For compliance and legal reasons, there are many topics and phrases we should avoid when discussing reverse mortgages with a homeowner. The following is a list of such deceptive talking points:
Don’t tell them, “The reverse mortgage is tax-free cash”
While you may see ads that use this phrase, the CFPB considers this deceptive because the borrower must pay property taxes. Furthermore, there are other taxes paid with a reverse mortgage at closing (or after the home sells) like intangible tax, transfer tax, recording fees, state tax stamps, and even capital gains taxes.
Don’t tell them, “There is no payment”
The CFPB has flagged this phrase as highly deceptive because taxes, insurance, condo dues, HOA dues and more must be paid. It is more compliant to say, “a reverse mortgage requires no regular monthly principal and interest mortgage payments, but property charges must still be paid.”
Don’t tell them, “You will never lose your home”
Many will assume you cannot lose your home with a loan product that defers principal and interest payments, but that is not true. The easiest way to lose your home with, or without, a mortgage is failure to pay your property taxes.
Don’t tell them, “Making payments will give you a TAX break”
Any voluntary prepayments are applied to the mortgage insurance first, which may, or may not, be deductible. They may have a long way to go before payments are applied to mortgage interest, which again may provide no benefit. Only their CPA or tax planner will know the tax benefit for certain.
Don’t tell them, “We eliminate your debt”
The CFPB considers phrases that imply the elimination of debt to be deceptive. A reverse mortgage can wipe out liens secured by the home, but that doesn’t make one debt-free. Rather we transfer debt, replacing the existing mortgage with an equally large, or larger, liability.
Don’t tell them, “There are no income or credit qualifications”
We underwrite the loan through a process known as financial assessment. While low income or poor credit may not directly disqualify the borrower, it may indicate the need for a sizeable life expectancy set-aside (LESA) to pay property taxes and insurance. This sometimes disqualifies the homeowner.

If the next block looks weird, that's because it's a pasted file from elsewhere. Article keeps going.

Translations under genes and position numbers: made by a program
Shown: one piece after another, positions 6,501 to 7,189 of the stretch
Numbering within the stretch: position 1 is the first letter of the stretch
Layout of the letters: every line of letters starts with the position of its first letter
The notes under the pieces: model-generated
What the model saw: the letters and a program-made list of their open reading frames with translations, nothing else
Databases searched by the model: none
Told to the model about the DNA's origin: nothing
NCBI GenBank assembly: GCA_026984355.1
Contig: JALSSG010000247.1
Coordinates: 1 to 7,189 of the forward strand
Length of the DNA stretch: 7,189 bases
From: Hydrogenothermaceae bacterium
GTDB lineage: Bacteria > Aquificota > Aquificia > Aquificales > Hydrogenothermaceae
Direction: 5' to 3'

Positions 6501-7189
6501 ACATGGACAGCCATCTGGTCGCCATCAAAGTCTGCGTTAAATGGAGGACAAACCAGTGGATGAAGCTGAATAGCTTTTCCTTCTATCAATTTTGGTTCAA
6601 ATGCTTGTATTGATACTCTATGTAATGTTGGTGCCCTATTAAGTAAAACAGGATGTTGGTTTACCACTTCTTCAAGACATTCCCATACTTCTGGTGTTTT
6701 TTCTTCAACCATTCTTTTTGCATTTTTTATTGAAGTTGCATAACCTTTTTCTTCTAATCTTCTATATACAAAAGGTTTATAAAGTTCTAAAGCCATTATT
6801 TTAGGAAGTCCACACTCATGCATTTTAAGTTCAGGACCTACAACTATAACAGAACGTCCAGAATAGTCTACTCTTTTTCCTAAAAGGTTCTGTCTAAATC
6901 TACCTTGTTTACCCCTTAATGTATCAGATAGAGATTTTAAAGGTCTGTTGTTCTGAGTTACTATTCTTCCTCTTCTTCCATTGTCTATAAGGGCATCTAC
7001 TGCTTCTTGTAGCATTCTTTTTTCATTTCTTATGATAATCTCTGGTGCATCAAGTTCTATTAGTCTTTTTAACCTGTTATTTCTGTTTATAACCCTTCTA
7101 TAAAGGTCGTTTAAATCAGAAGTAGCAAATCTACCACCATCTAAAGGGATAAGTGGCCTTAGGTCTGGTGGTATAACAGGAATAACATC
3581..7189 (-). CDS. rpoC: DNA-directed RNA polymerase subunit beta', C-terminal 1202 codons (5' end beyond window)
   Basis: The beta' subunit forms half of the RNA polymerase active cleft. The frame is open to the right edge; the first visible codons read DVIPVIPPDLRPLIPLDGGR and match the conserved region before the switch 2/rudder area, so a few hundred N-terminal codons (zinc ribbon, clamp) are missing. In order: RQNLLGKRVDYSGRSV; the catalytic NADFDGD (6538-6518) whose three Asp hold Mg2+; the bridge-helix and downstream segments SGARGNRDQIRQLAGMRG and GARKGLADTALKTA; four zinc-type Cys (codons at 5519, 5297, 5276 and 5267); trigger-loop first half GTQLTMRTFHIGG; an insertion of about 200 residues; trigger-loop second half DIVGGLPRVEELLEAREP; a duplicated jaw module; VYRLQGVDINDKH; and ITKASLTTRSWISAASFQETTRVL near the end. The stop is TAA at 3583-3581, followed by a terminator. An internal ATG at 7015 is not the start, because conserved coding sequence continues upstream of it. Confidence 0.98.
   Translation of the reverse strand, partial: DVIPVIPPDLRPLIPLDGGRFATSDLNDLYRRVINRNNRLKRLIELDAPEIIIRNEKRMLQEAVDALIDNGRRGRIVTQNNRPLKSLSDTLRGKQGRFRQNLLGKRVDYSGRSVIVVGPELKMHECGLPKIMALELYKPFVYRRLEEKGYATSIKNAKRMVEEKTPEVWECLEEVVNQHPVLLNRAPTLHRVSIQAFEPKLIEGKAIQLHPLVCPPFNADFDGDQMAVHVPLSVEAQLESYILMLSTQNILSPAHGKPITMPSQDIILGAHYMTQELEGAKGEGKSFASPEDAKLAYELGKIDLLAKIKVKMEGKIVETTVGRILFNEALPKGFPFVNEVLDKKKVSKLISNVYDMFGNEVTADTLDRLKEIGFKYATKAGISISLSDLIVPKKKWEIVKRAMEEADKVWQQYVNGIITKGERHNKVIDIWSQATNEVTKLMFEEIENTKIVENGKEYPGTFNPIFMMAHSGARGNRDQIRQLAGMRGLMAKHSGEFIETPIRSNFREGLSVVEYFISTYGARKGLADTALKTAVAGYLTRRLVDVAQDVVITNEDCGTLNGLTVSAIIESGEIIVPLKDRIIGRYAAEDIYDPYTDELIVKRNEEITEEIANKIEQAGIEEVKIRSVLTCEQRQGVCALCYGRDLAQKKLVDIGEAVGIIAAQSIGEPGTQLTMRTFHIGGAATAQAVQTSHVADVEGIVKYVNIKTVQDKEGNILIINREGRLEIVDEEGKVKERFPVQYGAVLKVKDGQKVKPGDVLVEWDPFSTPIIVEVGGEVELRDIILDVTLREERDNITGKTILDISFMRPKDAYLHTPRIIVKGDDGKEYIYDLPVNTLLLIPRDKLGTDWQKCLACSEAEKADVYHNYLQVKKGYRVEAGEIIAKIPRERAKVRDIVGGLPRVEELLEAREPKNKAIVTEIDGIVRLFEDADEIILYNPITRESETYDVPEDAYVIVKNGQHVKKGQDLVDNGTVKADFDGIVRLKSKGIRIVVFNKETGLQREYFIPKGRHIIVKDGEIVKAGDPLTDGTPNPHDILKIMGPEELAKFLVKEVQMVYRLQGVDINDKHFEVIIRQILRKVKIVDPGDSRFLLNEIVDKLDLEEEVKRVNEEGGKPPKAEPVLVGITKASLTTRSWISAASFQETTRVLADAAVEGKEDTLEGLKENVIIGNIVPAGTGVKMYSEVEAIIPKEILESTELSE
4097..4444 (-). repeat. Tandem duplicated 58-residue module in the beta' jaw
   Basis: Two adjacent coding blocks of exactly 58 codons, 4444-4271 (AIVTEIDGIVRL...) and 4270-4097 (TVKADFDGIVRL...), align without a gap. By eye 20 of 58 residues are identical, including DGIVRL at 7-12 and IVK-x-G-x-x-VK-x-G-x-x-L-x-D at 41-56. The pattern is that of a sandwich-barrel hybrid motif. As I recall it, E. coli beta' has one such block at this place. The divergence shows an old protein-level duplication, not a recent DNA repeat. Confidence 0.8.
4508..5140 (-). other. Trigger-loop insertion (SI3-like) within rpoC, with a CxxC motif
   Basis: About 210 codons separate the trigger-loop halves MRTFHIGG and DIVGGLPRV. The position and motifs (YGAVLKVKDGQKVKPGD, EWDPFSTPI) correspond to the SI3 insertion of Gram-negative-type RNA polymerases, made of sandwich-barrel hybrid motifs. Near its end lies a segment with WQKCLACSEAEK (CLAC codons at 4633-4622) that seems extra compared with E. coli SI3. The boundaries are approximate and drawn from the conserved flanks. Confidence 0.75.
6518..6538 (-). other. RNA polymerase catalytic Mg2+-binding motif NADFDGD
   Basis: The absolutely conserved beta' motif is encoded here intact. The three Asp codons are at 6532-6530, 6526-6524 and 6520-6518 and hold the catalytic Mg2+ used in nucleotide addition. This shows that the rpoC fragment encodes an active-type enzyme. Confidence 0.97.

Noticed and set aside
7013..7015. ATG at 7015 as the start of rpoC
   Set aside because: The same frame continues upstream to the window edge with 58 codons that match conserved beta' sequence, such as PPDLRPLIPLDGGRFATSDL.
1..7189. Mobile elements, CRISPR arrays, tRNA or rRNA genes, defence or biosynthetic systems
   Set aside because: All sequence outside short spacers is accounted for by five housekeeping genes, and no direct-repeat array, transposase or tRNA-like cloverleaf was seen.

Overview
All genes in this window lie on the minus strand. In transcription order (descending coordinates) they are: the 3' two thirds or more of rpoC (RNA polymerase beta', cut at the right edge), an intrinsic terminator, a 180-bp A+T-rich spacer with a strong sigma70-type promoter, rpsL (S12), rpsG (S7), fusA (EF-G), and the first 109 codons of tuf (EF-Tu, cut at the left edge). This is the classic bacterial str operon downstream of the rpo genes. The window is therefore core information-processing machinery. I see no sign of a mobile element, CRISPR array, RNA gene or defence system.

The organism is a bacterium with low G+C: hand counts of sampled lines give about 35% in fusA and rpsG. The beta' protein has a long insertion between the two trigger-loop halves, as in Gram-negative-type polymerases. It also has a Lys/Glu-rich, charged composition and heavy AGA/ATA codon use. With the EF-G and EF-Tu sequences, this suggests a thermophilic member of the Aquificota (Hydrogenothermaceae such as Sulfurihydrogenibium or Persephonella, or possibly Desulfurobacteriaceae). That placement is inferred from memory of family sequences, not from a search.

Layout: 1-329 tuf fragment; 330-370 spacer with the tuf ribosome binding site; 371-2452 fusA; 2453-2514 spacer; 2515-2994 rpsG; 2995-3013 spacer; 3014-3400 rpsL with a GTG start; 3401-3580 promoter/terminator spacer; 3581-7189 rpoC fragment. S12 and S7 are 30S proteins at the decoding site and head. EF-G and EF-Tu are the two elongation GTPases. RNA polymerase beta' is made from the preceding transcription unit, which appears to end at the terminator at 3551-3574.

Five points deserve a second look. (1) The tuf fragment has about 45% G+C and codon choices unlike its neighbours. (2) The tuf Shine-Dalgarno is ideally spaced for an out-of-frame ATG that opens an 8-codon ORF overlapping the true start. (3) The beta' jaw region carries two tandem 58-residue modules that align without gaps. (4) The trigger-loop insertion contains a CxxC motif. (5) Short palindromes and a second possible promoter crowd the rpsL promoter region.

Don’t tell them, “A reverse does not affect government benefits”
While Social Security and Medicare are not adversely impacted, a reverse could impact other benefits. For example, a borrower who draws funds and places them in a bank account may not qualify for Supplemental Security Income or Medicaid – both means-tested programs for those that need them.
Don’t tell them, “Your LOC is earning interest”
While their available line of credit continues to grow at a very nice rate, that is not interest. The borrower is not earning anything. LOC growth simply represents a greater capacity to borrow more money in the future regardless of their current home value. Remember, the LOC is a form of “credit.”
While this list is certainly not comprehensive, extra caution should be taken when discussing the following topics:
- Investment, insurance, or tax advice
- Removing or adding anyone to title
- Making or skipping mortgage payments prior to closing
- Specific counseling agencies and their fees
- The ability to refinance the loan in the future
For more information on reverse mortgage guidelines, please purchase the book Understanding Reverse, and subscribe to my blog in the upper right corner of this page.